> > The only alternative is to create an artificial scarcity in address space.
> No, it's certainly not the 'only' alternative. Network translation would
> allow many companies to use nonexistant blocks of addresses.
We're already doing that. The thing is, it's not a long term solution. It's
a one-time percentage cut in an exponential growth curve.
Paul mentioned that a group of people have recovered 20% of the address
space that was unused. Now let's say that you can cut the address space
by another 20%. With the number of hosts on the net doubling every two years
(I've heard estimates from 12-18 months, but let's be conservative) then
you've held off the day the address space runs out by 40% of 2 years, or
about 10 months. Let's say that 75% of the growth is behind firewalls,
so you get another factor of 4. That means you have a bit over three
years extra time before IPv4 runs out.
Meanwhile the existing (artificial) scarcity of IP address space has kept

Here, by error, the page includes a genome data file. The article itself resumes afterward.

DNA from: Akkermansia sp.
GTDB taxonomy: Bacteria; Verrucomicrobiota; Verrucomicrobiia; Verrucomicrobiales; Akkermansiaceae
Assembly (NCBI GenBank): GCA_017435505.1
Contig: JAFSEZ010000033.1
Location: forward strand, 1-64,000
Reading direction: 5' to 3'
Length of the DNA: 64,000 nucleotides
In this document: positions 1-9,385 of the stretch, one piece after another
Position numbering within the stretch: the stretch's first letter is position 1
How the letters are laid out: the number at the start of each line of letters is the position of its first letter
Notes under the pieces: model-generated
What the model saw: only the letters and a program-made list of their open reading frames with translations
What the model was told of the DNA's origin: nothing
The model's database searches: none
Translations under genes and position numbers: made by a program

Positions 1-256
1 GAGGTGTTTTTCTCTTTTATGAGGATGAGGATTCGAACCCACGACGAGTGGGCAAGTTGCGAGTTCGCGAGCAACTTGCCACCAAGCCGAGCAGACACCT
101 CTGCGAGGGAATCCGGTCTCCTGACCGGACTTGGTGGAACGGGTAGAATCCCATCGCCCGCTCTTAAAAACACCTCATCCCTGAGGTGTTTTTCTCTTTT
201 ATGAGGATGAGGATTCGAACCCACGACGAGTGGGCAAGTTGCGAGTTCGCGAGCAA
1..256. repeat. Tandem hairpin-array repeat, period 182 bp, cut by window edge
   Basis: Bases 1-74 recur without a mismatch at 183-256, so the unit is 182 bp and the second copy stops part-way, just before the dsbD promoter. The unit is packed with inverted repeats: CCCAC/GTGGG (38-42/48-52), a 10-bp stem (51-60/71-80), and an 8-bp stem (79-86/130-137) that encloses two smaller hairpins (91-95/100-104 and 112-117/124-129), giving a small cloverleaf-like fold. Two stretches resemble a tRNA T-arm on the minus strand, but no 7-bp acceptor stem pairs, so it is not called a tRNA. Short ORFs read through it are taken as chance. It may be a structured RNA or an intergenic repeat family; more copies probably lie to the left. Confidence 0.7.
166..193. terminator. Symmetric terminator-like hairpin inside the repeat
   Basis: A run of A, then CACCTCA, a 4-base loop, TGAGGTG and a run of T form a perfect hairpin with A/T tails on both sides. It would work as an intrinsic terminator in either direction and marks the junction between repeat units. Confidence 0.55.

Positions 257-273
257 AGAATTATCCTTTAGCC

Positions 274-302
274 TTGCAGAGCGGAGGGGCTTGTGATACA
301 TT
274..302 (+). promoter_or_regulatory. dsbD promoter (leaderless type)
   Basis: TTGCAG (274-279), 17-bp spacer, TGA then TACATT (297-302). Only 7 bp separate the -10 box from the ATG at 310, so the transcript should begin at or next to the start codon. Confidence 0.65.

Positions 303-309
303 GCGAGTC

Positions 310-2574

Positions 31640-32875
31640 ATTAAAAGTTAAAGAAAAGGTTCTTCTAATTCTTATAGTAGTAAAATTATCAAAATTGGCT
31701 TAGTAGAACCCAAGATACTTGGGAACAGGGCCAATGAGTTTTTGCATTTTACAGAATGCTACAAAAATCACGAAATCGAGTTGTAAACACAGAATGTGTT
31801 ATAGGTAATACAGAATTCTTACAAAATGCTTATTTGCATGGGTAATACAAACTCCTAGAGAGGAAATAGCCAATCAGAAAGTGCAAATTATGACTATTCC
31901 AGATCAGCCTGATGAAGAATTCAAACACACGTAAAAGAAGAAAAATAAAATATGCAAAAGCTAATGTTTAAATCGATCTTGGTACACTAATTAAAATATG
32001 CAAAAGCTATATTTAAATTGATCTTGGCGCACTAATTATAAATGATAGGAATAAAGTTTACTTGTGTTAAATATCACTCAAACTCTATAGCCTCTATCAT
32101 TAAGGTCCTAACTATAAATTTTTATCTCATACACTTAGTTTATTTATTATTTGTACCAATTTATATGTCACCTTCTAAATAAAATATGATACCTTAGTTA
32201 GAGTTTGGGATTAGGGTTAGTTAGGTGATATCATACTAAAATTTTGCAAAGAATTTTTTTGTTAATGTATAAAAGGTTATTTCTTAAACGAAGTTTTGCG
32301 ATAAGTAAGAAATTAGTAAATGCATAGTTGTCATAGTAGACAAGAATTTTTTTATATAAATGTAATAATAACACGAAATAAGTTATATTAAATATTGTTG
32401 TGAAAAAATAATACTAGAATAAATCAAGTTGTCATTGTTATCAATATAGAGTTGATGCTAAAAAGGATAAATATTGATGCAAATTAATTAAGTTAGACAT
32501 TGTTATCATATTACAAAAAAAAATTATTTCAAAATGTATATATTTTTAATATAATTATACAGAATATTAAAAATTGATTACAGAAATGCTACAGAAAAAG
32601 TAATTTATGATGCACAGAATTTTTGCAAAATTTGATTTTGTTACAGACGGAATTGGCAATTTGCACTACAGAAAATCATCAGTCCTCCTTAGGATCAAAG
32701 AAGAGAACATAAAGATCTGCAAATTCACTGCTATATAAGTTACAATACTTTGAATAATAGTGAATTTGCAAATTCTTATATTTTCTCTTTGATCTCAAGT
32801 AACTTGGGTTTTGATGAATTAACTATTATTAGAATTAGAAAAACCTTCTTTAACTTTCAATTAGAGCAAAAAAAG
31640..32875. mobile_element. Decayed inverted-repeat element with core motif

ISPs from implementing lots of cool stuff, and increased telephone line
congestion. Pretty much the only reason that dynamically allocated IPs
for end-users work is that they're using circuit-switched connections for
the "last mile".
This ties up huge amounts of local resources in the telephone network, which
would be unnecessary if the user could drop and restart a phone call without
losing their IP connections. With ISDN it takes less than a second to set
up a dial-on-demand link. Two-way dial-on-demand should still be cheaper than
nailed (even for the duration of a session) lines in areas with time charges.